- Block ads that could deliver malware. On the CyberGhost VPN iOS app, you can go to Privacy Settings > Block Content to turn on the built-in ad blocker.
- Enable 2FA where possible. Most accounts, including emails and Apple ID, support two-factor authentication. Some Apple services like Sign in with Apple and Apple Pay require that you’ve set up 2FA for your Apple ID. It’s best to use biometric authentication for 2FA if your iPhone supports it. Otherwise, try to use a different device for 2FA so your accounts stay secure even if someone remotely accesses your iPhone.
- Use strong and unique passwords for all your accounts. Ensure they’re at least 10 characters long and a mixture of numbers, symbols, and uppercase and lowercase letters. If possible, use passkeys, which use Face ID or Touch ID instead of passwords to sign in to supported apps and websites.
- Avoid public Wi-Fi networks. Use cellular data on the go, if you can. If you must connect to public Wi-Fi, use a VPN. CyberGhost, for example, uses military-grade 256-bit AES VPN encryption to prevent anyone from spying on your traffic or accessing your device via an unsecured network.
- Review app permissions regularly. Only allow necessary permissions for an app to function. You can also change your app settings to only allow certain permissions when you’re using an app.
- Consider entering Lockdown Mode if you’re concerned about your safety. It’s an extreme security measure, which will significantly limit your iPhone’s functionality. You may not need it, though, unless you’re a high-profile target, such as a politician, journalist, or activist.
Can a VPN Prevent Remote Access on Your iPhone?
A VPN can’t protect your iPhone against remote access from spyware, security exploits, or when someone has physical access to the phone. It also can’t keep you from clicking malicious links. That said, it prevents anyone from intercepting your online traffic by creating a secure VPN tunnel between your iPhone and the websites you visit. This helps you avoid remote cyber attacks like Man-in-the-Middle attacks and SSL stripping.
CyberGhost VPN can also protect your iPhone when you connect to public Wi-Fi hotspots. It uses military-grade 256-bit AES encryption to keep your sensitive data safe from prying eyes. The iOS app is simple to install and use, and you can customize your settings to fit your preferences. For example, you can configure what the VPN should do when it detects you connecting to a new Wi-Fi network.
A VPN isn’t a cure-all for your cybersecurity and privacy concerns, but it adds an important layer of protection on top of other security measures like strong passwords and 2FA.
Secure or Not? The Choice is Yours.
Your iPhone is a treasure trove of personal information and isn’t impervious to hacking and remote access. From unsecured Wi-Fi to phishing attacks, cybercriminals are always looking for ways to access your iPhone and compromise your sensitive data and privacy.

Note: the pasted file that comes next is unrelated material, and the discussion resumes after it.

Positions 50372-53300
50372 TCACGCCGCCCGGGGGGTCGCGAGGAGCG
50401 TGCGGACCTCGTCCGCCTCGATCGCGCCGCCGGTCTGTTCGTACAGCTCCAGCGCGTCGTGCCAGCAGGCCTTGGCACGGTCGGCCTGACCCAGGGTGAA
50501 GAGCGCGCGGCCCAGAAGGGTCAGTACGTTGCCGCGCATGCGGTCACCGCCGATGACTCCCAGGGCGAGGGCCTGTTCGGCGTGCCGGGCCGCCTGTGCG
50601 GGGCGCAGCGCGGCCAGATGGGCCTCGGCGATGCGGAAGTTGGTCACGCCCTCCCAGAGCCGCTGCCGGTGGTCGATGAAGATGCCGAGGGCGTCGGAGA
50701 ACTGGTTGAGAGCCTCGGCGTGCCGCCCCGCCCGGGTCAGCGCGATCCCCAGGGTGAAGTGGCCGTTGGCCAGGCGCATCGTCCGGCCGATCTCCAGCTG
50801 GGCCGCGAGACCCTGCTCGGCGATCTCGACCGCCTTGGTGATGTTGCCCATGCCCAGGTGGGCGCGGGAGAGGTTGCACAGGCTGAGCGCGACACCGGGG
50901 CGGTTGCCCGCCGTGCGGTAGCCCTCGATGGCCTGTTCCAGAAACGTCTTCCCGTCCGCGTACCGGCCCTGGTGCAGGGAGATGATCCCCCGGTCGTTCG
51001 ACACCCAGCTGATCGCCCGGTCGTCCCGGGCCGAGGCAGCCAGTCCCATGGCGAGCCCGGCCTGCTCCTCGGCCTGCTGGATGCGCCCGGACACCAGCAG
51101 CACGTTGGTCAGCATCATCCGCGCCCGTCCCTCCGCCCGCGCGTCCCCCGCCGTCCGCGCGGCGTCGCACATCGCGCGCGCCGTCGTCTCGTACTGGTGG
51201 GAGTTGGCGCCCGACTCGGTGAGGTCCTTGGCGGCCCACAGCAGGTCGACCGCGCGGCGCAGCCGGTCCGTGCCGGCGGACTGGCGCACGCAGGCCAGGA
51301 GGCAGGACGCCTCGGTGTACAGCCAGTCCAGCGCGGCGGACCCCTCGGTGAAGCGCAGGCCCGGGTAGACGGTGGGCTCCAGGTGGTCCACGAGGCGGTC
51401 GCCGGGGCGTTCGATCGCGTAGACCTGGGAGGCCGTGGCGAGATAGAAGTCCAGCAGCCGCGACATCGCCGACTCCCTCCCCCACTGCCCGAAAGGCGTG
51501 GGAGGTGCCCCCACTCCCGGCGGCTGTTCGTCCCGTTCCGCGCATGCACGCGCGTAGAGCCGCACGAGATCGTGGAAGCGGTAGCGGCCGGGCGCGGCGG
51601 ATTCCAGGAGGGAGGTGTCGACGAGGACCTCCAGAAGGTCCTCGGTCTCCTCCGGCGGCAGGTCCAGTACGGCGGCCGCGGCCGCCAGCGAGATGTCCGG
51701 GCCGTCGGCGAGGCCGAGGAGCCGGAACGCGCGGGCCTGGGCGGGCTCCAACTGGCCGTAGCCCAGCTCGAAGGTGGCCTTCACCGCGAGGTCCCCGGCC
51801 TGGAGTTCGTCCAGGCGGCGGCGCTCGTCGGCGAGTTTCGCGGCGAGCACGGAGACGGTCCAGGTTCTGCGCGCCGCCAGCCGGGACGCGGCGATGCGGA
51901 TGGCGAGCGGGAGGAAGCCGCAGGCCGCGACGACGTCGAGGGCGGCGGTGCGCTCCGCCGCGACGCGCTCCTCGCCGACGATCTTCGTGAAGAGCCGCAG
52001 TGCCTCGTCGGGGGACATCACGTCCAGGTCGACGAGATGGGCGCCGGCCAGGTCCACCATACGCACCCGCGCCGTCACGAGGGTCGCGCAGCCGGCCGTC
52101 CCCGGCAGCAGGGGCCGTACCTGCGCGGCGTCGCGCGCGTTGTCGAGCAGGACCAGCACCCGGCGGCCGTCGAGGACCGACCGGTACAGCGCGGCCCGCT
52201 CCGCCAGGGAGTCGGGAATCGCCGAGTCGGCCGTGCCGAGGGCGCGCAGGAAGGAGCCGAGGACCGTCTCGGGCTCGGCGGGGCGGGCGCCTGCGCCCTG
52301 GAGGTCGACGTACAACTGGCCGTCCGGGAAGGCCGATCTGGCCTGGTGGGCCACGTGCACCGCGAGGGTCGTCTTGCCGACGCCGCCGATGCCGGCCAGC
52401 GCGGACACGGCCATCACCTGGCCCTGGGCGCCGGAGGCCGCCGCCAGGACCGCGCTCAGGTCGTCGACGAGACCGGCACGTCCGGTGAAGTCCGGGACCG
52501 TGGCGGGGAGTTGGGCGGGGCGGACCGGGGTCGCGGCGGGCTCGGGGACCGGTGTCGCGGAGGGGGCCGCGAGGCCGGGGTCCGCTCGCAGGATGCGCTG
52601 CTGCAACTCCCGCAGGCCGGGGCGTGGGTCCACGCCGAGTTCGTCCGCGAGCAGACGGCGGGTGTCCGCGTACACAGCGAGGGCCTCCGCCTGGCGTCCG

A holistic combination of security tools and good habits helps ensure your iPhone is as protected as possible. For example, combine CyberGhost VPN’s robust security with safe browsing practices (e.g., avoid clicking suspicious links). This makes it significantly harder for cybercriminals to intercept your sensitive information online. Try CyberGhost VPN with our 45-day money-back guarantee.
To check if your iPhone is linked to another device, follow the steps below:
1. Go to Settings.
2. Tap on your Apple ID.
3. Check the list of devices associated with your Apple ID and remove any device you don’t recognize. It could be an indicator of unauthorized remote access.
Yes, it’s technically possible. Someone with physical access to your iPhone can use the phone if it’s not locked. Cybercriminals also have a variety of ways to remotely access your phone, including via malware and unsecured networks. To reduce your risk, maintain good cyber hygiene and use cybersecurity tools like CyberGhost VPN. Check out our guide to see how someone can get into your iPhone and how to protect it against remote access.
Possible signs that someone is remotely using your iPhone include unusual battery drain, excessive data use, unknown apps or files, and unfamiliar outbound texts and calls. You can also look out for any unusual or unauthorized activity on your accounts.
If you suspect someone is remotely accessing your phone, change all your passwords using a different device and contact Apple support immediately. Remember, data theft can’t be undone. Follow cybersecurity best practices and use tools like CyberGhost VPN for added security. Contact our 24/7 Customer Support for more information on how the VPN can help keep you safe online.
It’s difficult to tell for sure if someone’s monitoring your iPhone. It typically occurs via spyware or a compromised connection, both of which are hard to detect. The following could suggest someone is remotely accessing your iPhone:
New or trashed messages you didn’t send
Unfamiliar screenshots or photos in your gallery
Unexplained apps or files you didn’t download
Increased data charges that don’t match your phone use
Camera or microphone indicator lights turning on spontaneously
A VPN can’t prevent you from accidentally downloading spyware but it can help prevent cybercriminals from exploiting your connection. CyberGhost VPN secures your iPhone’s connection using strong encryption to keep cybercriminals from intercepting and monitoring your traffic. Try it risk-free with our 45-day money-back guarantee.